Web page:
Commentary: Moving in the Wrong Direction on Financial Issues

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City HallI increasingly find myself in a strange position with regard to city finances and the direction in which we should be moving. On the one hand, the Vanguard has been pushing for revenue for roads for a long time now. However, after last week’s discussion on revenue measures, the city council seems to be moving away from a way to fund infrastructure.

Put simply, increasing the TOT (Transient Occupancy Tax) is a no-brainer but isn’t likely to move the needle. The UUT (Utility User Tax) appears to be off the table. The soda tax is unlikely to fund infrastructure (and I would argue it should go toward children’s health and nutrition, not general fund needs). And the parcel tax is a big hairy monster that is unlikely to be placed on the ballot.

On the other hand, as the passage of the MOUs (Memorandums of Understanding) demonstrate, the current council as a whole, not singling out individuals here, does not seem to have the collective appetite to make further cuts. We remain perched on a precarious ledge. Whatever benefits come from innovation parks, if they come, will be down the line and there is a lot of work to even get them on the ballot.

While the MOU issue has gotten scant coverage in the local press and general finances appear to take a backseat to our coverage, we have noticed some percolation.

Last week there were two letters in the local paper that cited a story in the Sacramento Bee – that the Vanguard, but not the local paper, picked up.

Jean and Alan Jackman wrote, “I find it shocking to read in the Sacramento Bee that six Davis Fire Department employees in 2014 earned between $241,709 and $297,692 in one year and that the police chief earned $236,908, less than the six in the Fire Department.”

“And those figures do not include employer payments for health care or benefits. The city manager doesn’t even appear on the list of highly compensated employees,” they wrote. “Then I note the lack of transparency for five years in our open-space parcel tax funds. And last week the council vote of 4-1 without discussion regarding employee raises. There seems to be a disturbing pattern here. Who is minding the cash register?”

The same day John Rogers added, “I have always wondered which Davis union was the strongest. After reading in Sunday’s Sacramento Bee about the 50 highest-paid local government officials, I think I have figured it out. A Davis fire captain is No. 8 at $297,692. Three Firefighter IIs are No. 10 at $294,308, No. 15 at $275,920 and No. 16 at $275,814. A fire captain is No. 18 at $265,576, a fire division chief is No. 38 at $241,707 and the Davis police chief is No. 44 at $236,908.”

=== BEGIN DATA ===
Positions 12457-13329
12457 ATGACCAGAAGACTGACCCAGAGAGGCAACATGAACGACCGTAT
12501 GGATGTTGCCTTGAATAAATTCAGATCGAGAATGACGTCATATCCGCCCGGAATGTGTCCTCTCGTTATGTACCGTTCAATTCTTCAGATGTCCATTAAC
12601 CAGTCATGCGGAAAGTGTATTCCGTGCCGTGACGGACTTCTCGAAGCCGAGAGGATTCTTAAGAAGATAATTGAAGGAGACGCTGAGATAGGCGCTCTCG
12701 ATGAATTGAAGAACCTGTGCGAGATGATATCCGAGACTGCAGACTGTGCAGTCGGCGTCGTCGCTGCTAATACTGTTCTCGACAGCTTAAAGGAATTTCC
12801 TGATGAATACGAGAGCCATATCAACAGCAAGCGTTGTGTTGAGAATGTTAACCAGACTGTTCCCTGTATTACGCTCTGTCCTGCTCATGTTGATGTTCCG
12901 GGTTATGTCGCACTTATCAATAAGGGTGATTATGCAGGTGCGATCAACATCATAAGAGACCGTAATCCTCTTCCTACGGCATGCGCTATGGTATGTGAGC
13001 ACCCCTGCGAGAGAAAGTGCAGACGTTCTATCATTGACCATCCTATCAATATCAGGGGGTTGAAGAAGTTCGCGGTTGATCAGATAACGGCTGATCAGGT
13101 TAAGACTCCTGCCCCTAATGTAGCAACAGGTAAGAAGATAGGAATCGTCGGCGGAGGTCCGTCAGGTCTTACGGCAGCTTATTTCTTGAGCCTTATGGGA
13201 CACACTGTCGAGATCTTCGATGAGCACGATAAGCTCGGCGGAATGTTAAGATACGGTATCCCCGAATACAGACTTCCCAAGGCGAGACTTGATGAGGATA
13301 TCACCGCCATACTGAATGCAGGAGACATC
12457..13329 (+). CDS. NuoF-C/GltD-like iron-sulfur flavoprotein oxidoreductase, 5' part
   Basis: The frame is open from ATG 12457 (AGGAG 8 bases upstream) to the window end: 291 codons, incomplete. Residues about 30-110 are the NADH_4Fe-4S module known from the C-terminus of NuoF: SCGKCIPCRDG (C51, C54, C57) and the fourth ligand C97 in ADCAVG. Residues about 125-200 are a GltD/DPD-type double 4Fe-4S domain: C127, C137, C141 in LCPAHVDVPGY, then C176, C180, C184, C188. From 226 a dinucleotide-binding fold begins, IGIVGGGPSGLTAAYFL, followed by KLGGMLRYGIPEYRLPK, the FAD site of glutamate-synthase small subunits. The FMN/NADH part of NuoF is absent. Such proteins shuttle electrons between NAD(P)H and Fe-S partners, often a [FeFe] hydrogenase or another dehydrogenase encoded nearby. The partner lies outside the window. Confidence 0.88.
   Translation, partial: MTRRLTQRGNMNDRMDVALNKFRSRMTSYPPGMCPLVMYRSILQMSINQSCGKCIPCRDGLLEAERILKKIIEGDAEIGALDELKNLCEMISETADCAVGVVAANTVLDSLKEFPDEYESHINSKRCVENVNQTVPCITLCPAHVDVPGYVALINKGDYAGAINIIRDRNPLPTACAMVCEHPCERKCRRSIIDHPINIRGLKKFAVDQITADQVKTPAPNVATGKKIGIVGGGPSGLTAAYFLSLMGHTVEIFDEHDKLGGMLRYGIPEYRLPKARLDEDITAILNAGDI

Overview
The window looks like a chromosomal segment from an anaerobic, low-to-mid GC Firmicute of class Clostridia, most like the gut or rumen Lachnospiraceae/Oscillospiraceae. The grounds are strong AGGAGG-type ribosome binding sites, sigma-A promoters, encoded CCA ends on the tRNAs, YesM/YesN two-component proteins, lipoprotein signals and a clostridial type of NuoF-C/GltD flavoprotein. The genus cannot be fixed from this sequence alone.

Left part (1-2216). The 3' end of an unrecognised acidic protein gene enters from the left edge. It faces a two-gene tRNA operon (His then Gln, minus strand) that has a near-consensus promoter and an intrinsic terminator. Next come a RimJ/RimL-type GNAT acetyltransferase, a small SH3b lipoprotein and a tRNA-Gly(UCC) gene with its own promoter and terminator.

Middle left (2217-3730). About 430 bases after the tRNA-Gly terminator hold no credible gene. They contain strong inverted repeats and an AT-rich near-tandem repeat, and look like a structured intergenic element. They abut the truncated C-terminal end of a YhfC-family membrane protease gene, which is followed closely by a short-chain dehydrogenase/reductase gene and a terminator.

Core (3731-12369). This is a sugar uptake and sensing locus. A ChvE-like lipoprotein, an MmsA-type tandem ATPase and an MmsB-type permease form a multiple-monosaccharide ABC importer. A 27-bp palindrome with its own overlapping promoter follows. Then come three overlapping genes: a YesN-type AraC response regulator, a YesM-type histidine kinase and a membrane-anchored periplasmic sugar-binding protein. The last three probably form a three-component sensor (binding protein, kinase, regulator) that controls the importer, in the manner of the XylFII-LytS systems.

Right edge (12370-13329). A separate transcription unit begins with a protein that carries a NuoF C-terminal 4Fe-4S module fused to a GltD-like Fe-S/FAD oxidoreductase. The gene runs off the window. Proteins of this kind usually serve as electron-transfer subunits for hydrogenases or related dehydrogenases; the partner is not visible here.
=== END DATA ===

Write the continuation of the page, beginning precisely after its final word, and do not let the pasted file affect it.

He added, “Davis firefighters have the strongest union by far. It seems to me that the firefighters union would want to help the city fix the potholes in our streets. It would make the fire trucks less bouncy.”

Finally, a good column by Rich Rifkin: “What will the people of Davis prioritize?”

Mr. Rifkin’s main thrust is that the residents of Davis have to make a choice between city services and cost. Residents, he says, “want a city government that delivers a vast array of services” and in order “to afford those services and more, citizens have voted in favor of all manner of new taxes,” but at the same time, “Davis residents apparently want to provide generous pay and benefits to city employees.”

However, he argues, “the citizens of Davis cannot have it all.”

He notes that, since 2008, “as the compensation given to city workers exploded in cost and the real estate bubble burst, almost all city services have declined. We now have much worse roads and sidewalks, fewer police officers on patrol, parks and greenbelts that are not properly maintained, city buildings in need of repair and so on. When non-critical infrastructure breaks, it will not be fixed.”

Mr. Rifkin notes, “In order to keep paying humongous salaries and benefits, the city reduced its workforce by roughly 100 full-time people between 2009 and 2012. Even though some of those jobs of late have been filled, the explosion in pension and medical costs portend a dire future, where services will have to be vastly cut back in the years ahead.”

On top of increased health care costs and pension costs, the council has made matters worse by voting to increase pay beginning on January 1 to four labor groups. He writes, “In 2016-17, the taxpayers will shell out $1.129 million more for these hikes, with more to come when the dust settles with the rest of the city employees.”

These, he argues “are only the beginning. They will drive up the cost of pensions, too, and more services will have to be cut as those costs rise.”

Rich Rifkin ultimately pins these decisions on city manager Dirk Brazil, about whom he says, “Dirk Brazil, has been the driving force behind jacking up the cost of labor for Davis lately.”

He argues, “It’s what he was hired to do after the labor unions prodded our cost-conscious city manager, Steve Pinkerton, to leave. (The firefighters held a big celebration at a downtown pizza place on Pinkerton’s last day, and their political candidates feasted with them.)”

Mr. Rifkin writes, “Brazil strangely tries to argue that these raises are needed because take-home pay has fallen in recent years for many employees who are funding a little more of their bloated pensions. But Brazil, ever-munificent with taxpayer money, ignores the fact that total employee compensation is what really counts — and it has kept rising to the point that the services we want are no longer affordable.”